Dee Rodriguez, Reading, PA, USA, SSH Blog Correspondent
I like to walk and when the warmer weather hits, I go for walks as part of my self-care routine. I also walk to work and during work. As a domestic violence and sexual assault advocate, I sometimes have to respond to calls at our local services center or hospitals so I usually walk to these places to avoid wasting time looking for parking.
Being an advocate does not protect me from being harassed. In fact, I’ve been harassed literally walking out of work by a group of men driving by in a vehicle. Another time, I was walking back from a medical facility to my job and a guy said to me, “Why don’t you smile, ma?”
On both occasions, I did not respond. I’m actually less inclined to engage when harassed now that I am an advocate because of the violence I see every day. Many of the survivors that come through our doors are women. While the violence they experience is typically at the hands of an intimate partner, I know that women experience many forms of violence; I don’t respond to harassment due to the fear of what might happen if I do.
When I returned to the offices after being at the medical center, my coworkers asked me how my time there went. I cannot go without mentioning that many of my coworkers are women and women of color, particularly Latinx, and our organization is located in a city with a high Latinx population. While I told my colleagues about my work that day, I couldn’t stop talking about the guy that harassed me on my way back. It bothered me. My coworkers’ reactions were pretty blasé and that’s probably because they too have had their share of experiences with street harassment. When I think back to how I’ve reacted when women tell me of their experiences with street harassment, I was not shocked either.
So the day I was listening to Locatora Radio’s Capitulo 004: Femme Defense, where hosts Mala Muñoz and Diosa Femme discuss their experiences with street harassment and how they use femme defense to deal with it, I was blown away. I was blown away because never in all the times I’ve discussed street harassment did anyone talk about how to respond. Locatora Radio “is a Radiophonic Novela …. Las Locatoras make space for the exploration and celebration of the experiences, brilliance, creativity, and legacies of femmes and womxn of color. Each Capitulo of Locatora Radio is made with love and brujeria, a moment in time made by brown girls, for brown girls.”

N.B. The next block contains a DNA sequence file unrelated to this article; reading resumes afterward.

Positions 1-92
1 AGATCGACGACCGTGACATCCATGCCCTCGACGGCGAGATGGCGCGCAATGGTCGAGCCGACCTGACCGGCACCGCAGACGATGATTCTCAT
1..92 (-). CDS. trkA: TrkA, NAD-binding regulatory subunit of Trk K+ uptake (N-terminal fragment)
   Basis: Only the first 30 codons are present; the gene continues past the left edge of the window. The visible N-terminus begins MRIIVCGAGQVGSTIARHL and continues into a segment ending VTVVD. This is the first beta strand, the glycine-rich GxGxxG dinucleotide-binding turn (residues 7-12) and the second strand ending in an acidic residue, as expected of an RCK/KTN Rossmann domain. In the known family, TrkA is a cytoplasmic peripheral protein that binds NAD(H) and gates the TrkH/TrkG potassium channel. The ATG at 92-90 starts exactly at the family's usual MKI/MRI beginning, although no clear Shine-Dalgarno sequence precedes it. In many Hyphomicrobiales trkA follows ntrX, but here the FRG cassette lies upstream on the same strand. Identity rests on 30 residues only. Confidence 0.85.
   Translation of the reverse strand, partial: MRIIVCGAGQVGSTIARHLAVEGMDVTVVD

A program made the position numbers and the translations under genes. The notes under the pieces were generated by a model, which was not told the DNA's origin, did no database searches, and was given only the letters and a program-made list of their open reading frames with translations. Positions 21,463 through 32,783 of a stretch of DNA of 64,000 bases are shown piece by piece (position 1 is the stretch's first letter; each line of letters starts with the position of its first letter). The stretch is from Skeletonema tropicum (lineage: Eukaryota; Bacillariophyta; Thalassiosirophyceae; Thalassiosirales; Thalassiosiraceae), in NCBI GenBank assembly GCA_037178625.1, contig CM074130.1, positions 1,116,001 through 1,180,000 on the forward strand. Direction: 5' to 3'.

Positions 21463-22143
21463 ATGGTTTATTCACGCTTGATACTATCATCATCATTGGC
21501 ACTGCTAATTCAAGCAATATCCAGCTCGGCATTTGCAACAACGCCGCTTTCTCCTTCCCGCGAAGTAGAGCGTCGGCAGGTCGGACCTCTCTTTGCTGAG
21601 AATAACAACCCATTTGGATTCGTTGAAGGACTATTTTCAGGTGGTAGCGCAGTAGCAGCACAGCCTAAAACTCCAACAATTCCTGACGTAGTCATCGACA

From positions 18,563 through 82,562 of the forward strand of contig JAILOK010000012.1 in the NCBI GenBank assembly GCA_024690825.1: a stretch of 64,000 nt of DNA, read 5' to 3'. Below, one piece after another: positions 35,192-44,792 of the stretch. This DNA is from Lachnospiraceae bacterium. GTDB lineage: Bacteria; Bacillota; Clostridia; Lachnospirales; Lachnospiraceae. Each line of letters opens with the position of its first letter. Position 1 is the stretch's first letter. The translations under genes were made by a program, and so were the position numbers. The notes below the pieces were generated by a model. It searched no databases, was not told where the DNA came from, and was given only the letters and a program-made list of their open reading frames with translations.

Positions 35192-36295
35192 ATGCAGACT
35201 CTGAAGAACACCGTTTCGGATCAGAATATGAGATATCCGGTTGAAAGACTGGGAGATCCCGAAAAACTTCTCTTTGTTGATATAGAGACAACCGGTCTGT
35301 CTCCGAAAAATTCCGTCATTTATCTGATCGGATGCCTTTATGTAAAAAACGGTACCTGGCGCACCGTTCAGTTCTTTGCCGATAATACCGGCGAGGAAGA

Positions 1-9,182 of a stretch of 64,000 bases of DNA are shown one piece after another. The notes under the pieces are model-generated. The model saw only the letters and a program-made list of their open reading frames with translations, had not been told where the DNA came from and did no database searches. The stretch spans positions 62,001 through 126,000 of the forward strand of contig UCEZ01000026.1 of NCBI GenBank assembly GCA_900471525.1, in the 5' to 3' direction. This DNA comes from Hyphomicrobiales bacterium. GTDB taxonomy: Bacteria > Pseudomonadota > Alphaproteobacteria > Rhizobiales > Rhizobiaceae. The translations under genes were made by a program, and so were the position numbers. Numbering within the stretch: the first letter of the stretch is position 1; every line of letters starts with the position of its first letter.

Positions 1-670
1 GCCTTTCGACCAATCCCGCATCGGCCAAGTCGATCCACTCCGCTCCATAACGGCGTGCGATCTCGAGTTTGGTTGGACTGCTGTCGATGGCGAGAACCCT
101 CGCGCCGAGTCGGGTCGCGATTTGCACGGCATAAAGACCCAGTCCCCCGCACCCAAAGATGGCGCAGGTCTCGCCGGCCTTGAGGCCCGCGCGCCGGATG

As Mala states, femme defense is not just defending oneself but one’s community and you can be any gender and be femme.
The discussion between Mala (who is a fellow domestic violence and sexual assault advocate) and Diosa (who advocates for immigrant women) really struck a chord with me. They discussed having their bodies policed by their family (as way to prevent being harassed), being aware of their surroundings, and using techniques such as the eye gouge if one must engage in physical defense. One particular piece of the discussion that really resonated with me is the “Fuchi face.” The Fuchi face is your mean face, bitch face, mean mug, or whatever you call it, that you put on when you don’t want to be approached or messed with. I used to call it my “train face” while growing up in NYC so I wouldn’t get bothered while taking public transit.
It’s funny that while out with my “Fuchi face” I was still harassed but I felt less angry about it after listening to the Locatoras because I am not alone and learned useful tips for what do in situations of street harassment.
While we are 3,000 miles apart, we share many of the same experiences. To know that there are other Latinx women out there dealing with this and talking about it, makes me feel like I have a community.
Dee is a volunteer coordinator and domestic violence/sexual assault advocate for a non-profit social services agency and works on a project to better serve Latinx women survivors. She has a bachelor’s degree in Global Studies with a focus on Latin American Culture from Penn State University. She originally hails from New York City and is a proud daughter of immigrant parents from the Dominican Republic. You can follow Dee on Instagram at @missdeerodriguez.Share on Facebook